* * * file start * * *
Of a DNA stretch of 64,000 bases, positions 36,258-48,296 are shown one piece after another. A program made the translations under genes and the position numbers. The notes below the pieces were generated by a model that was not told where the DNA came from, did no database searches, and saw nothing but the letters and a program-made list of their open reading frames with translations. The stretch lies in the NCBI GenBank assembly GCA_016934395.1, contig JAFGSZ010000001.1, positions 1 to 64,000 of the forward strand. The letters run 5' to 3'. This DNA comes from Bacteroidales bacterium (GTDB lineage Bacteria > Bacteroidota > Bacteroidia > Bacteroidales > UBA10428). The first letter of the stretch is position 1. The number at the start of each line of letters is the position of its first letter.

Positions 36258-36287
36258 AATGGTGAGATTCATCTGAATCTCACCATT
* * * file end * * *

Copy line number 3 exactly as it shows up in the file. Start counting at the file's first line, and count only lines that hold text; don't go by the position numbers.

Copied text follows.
36258 AATGGTGAGATTCATCTGAATCTCACCATT